Stephen Robbins’ model of conflict management can be particularly useful here. It involves five stages in which conflict can play out: starting with antecedent conditions, then perceiving and feeling the conflict, followed by the formation of intentions on how to deal with that conflict, the conflict becoming overt or expressed, and finally, the outcome of that conflict, which can either result in closer relationships or damage, hurt, and alienation.
Recognize the conditions
In my consulting and family therapy work I focus on letting conflict emerge so that it can be used to foster positive outcomes. This can work effectively when there is a mechanism to contain the conflict. That mechanism isn’t usually present at holiday gatherings, so our energy is better spent on addressing the first three stages of the model.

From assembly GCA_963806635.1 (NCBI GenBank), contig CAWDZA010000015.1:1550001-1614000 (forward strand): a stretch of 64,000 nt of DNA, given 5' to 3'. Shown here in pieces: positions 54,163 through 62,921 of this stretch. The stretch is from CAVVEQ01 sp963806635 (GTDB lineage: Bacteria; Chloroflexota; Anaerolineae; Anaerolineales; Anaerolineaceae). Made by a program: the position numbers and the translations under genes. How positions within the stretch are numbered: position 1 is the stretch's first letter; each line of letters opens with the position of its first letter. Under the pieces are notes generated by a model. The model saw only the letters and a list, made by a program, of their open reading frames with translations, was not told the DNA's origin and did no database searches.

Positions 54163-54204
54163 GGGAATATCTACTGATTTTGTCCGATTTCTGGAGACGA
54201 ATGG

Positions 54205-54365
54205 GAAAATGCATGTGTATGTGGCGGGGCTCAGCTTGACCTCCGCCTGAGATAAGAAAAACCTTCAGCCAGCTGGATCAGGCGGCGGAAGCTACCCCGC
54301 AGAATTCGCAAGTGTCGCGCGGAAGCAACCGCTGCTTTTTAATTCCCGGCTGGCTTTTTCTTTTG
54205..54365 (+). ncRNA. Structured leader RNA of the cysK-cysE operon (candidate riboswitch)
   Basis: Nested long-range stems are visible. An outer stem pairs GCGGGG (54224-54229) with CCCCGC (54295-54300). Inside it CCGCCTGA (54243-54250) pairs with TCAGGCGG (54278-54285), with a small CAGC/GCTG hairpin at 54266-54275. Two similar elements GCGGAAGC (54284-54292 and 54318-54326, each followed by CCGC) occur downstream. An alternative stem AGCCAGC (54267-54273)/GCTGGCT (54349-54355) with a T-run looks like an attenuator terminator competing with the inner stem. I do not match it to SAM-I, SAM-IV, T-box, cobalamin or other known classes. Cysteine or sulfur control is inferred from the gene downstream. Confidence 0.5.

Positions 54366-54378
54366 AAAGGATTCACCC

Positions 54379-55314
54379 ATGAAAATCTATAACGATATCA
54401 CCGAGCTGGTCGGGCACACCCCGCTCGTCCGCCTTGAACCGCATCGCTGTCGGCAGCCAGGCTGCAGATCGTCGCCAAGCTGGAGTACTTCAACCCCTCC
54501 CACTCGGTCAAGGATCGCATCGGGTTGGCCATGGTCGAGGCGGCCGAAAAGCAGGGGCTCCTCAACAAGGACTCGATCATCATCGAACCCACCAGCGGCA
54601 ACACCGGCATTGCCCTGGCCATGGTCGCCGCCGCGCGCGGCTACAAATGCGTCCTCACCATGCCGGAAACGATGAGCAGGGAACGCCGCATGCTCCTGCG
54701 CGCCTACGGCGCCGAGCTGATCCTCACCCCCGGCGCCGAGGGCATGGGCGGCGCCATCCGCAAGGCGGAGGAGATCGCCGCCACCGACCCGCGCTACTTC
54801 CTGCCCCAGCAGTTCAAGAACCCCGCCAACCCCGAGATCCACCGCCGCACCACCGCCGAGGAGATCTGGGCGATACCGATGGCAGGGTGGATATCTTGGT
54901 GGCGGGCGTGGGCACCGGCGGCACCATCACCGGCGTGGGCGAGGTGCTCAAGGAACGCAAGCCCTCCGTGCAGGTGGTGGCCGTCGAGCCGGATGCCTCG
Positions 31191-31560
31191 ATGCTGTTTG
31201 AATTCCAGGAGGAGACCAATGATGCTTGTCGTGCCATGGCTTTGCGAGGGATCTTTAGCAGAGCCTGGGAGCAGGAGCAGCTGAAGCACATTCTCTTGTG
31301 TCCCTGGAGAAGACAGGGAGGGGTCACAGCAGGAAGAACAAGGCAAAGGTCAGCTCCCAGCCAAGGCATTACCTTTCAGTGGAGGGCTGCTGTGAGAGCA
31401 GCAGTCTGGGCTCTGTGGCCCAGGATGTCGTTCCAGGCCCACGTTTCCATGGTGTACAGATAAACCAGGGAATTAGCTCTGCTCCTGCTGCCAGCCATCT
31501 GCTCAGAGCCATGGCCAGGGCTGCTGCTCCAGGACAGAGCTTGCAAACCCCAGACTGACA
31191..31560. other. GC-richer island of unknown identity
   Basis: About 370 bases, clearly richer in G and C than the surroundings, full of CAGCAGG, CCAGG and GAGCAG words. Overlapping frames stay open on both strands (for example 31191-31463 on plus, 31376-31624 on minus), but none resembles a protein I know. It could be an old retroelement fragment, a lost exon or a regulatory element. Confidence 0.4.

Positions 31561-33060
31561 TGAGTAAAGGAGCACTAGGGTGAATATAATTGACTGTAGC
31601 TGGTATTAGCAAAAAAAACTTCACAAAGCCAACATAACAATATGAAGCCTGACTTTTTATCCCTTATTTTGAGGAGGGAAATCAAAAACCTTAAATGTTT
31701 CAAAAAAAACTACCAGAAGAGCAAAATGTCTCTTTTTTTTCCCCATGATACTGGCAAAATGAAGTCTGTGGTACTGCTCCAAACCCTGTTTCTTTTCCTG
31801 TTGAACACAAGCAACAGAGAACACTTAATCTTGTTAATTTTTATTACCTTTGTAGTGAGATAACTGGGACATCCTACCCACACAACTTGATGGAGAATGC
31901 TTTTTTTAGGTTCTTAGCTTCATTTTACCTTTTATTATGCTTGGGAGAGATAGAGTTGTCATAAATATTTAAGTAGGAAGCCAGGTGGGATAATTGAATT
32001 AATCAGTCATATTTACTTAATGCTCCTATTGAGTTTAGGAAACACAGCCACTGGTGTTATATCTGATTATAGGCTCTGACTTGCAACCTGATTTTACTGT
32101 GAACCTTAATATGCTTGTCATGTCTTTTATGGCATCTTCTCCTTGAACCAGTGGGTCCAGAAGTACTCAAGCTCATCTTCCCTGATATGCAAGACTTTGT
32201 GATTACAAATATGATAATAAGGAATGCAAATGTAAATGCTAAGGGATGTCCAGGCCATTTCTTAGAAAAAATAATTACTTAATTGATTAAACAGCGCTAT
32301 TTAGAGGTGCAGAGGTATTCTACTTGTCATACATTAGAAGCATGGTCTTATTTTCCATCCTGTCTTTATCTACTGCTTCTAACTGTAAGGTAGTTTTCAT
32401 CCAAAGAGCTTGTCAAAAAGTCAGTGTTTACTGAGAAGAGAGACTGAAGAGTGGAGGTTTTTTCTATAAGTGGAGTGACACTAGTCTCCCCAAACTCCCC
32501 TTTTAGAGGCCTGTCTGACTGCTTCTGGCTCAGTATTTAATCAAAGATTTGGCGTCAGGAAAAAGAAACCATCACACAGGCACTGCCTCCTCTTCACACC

During the holidays, the antecedent conditions are often related to religion and politics. We can take steps to keep disagreements from being perceived or felt. In this respect, my first recommendation is to avoid bringing up strong religious or political views that might trigger your fellow party goers.
Putting aside your differences does not mean first putting them out on the table. Don’t even unpack them. Think about it this way: if you didn’t know the other person’s views, you might actually enjoy their company. So, just for the day, give them a pass and put your differences out of your mind.
Secondly, take a little time and think about the other antecedent conditions in your friendship or family circles. Is there a large income discrepancy between you and a family member? You might live modestly and be going over to a more opulent home for dinner. You might live in that opulent home and have guests who could be intimidated or feel “less than” because of it. Remember, it doesn’t matter if that is the other person’s “issue.” Just remember that it could be an antecedent condition that increases the likelihood of conflict.